In early January 2018, the continental United States experienced record-breaking weather conditions. Snow came down in parts of the country that usually enjoy mild winters, including Florida, where, reportedly, the cold caused iguanas to lose their grips and fall out of trees. Inclement weather and the hazards it poses to health and safety can be unexpected.
Property owners and others in New Mexico are obligated to ensure that the premises under their control are safe and do not pose hazards to visitors. Premises liability can be triggered when there are New Mexico slip and fall accidents within and outside commercial properties, including but not limited to stores, restaurants, and hotels, and residential properties, such as houses and apartment buildings.
To help minimize the occurrence of injurious accidents that can result from hazardous outdoor conditions, New Mexico law has provisions in place imposing obligations on property owners at the municipal level.
For example, Article 8 of Chapter 9 of the Albuquerque Code of Ordinances includes a section stating:
“It shall be the duty and responsibility of all owners of property, whether vacant or inhabited abutting any sidewalks or drivepads, if they are part of the sidewalk to keep same free and clear of all snow and ice, provided however, that such snow and ice shall not be placed in the gutter or street.”
People found to have violated this ordinance can be deemed guilty of having committed a petty misdemeanor and subjected to penalties, including a minimum fine of $150 for a first-time violation. Subsequent violations can subject people to a minimum fine of $300, with a $500 fine for each violation thereafter. Albuquerque can also impose community service in addition to or instead of fines.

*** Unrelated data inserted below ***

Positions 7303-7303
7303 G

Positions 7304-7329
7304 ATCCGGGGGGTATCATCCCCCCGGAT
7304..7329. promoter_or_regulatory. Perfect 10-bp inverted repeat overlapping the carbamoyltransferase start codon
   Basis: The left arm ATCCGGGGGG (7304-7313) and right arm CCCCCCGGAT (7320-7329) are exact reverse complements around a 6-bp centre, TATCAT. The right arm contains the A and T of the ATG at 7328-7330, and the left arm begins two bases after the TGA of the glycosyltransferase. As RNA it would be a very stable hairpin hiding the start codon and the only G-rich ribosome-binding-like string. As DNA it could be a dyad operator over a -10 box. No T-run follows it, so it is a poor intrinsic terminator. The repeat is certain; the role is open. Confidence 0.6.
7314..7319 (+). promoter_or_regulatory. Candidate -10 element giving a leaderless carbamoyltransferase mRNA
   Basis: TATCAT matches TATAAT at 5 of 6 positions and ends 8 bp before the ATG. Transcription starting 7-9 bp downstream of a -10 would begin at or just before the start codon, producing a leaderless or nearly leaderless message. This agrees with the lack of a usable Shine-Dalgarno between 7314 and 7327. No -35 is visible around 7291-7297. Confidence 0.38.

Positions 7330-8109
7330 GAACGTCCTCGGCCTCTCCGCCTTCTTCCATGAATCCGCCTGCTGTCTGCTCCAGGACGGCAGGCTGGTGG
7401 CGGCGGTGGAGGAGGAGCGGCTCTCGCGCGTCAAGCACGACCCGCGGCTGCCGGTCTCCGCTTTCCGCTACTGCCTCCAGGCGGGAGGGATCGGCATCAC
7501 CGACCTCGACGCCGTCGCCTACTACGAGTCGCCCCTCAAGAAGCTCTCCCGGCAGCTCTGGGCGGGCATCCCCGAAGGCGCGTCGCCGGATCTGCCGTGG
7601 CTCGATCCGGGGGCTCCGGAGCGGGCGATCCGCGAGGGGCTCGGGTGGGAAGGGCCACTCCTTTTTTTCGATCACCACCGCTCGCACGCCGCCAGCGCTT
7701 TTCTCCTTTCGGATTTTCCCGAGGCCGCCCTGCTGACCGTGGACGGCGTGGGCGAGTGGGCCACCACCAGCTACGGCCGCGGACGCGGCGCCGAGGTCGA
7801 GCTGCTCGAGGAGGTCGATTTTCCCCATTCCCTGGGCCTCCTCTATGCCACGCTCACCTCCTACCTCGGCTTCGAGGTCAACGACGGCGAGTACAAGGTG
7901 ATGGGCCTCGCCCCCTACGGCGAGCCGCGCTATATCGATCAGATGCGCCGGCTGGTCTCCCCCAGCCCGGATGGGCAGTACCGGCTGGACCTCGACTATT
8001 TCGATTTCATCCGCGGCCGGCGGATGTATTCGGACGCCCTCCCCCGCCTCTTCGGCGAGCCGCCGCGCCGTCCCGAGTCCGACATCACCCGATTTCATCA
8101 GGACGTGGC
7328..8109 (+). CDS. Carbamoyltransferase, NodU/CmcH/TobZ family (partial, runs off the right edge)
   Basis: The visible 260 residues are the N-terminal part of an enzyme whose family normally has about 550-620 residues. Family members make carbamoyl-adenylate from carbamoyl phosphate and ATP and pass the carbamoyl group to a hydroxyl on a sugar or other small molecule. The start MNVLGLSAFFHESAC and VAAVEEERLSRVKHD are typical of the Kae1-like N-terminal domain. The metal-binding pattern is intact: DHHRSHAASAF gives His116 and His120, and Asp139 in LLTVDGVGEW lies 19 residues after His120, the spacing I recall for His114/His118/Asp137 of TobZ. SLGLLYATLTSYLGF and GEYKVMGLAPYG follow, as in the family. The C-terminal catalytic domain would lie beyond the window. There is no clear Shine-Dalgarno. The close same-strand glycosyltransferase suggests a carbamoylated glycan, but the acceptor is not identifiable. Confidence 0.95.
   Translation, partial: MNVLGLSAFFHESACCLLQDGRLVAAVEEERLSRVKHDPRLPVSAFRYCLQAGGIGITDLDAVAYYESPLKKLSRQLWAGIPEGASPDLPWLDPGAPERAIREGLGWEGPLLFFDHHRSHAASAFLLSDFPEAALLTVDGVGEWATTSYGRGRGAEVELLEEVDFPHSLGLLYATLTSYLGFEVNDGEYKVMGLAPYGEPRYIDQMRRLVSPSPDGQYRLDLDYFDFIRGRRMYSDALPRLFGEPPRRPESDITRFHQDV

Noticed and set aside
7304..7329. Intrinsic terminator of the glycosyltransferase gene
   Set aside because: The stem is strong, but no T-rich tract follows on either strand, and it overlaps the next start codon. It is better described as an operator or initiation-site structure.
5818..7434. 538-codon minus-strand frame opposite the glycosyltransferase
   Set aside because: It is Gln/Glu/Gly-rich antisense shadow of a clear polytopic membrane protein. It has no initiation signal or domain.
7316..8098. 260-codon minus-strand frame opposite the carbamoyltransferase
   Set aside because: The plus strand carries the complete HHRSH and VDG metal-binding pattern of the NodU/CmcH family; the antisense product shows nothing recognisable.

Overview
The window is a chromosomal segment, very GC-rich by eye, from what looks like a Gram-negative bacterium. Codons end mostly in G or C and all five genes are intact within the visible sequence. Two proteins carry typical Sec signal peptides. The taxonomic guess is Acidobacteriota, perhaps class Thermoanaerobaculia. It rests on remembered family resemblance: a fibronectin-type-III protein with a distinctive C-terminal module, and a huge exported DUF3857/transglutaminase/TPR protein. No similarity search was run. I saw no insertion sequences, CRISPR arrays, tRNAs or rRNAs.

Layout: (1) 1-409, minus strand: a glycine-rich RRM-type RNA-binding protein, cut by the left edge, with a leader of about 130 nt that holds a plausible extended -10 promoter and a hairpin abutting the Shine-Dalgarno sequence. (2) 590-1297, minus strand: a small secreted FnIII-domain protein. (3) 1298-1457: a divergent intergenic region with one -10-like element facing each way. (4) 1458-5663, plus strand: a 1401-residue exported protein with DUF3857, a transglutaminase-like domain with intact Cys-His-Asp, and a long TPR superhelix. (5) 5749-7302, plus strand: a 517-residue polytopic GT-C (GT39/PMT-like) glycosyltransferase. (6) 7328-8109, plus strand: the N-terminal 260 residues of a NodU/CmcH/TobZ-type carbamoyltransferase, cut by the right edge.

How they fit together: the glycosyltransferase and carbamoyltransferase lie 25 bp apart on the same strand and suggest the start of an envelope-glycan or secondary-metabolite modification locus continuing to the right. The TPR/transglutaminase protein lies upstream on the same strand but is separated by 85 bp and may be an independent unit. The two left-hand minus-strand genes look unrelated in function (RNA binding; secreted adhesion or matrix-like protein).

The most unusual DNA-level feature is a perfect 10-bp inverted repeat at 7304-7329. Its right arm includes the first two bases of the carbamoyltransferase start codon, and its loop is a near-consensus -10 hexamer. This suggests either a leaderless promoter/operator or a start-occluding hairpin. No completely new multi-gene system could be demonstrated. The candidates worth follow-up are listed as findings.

While there is a legal obligation on property owners to keep certain areas free and clear of snow and ice, cities, towns, and other entities with enforcement powers do not always enforce safety-related laws to the full extent appropriate. Enforcement priorities do not preclude a recovery of damages for injured parties under legal doctrines such as negligence when there is a failure to keep the area where an injury occurred free of snow and ice and otherwise safe.
If you or a loved one was injured while on property belonging to another party, there may be grounds for a recovery from the owner or manager of the property or insurance companies based on premises liability. People who are injured on premises owned by others may be entitled to an award of financial compensation, including in some cases punitive damages. An award of monetary damages can assist injured people and their families with the medical costs, lost wages, and pain and suffering caused by the accident. To understand more about your case, call New Mexico premises liability lawyer Matthew Vance at the Law Office of Matthew Vance, P.C. We provide a free consultation and can be reached at 505-445-1604 or online.
More Blog Posts:
Albuquerque Passes New City Ordinance to Increase Pedestrian, Cyclist, and Driver Safety
New Mexico Property Owners Have Duty to Those Invited Onto Property, Including for Open and Obvious Dangers
New Mexico Supreme Court Upholds Claim for Loss of Consortium Damages Brought by Minor Children on Behalf of Fatally Injured Father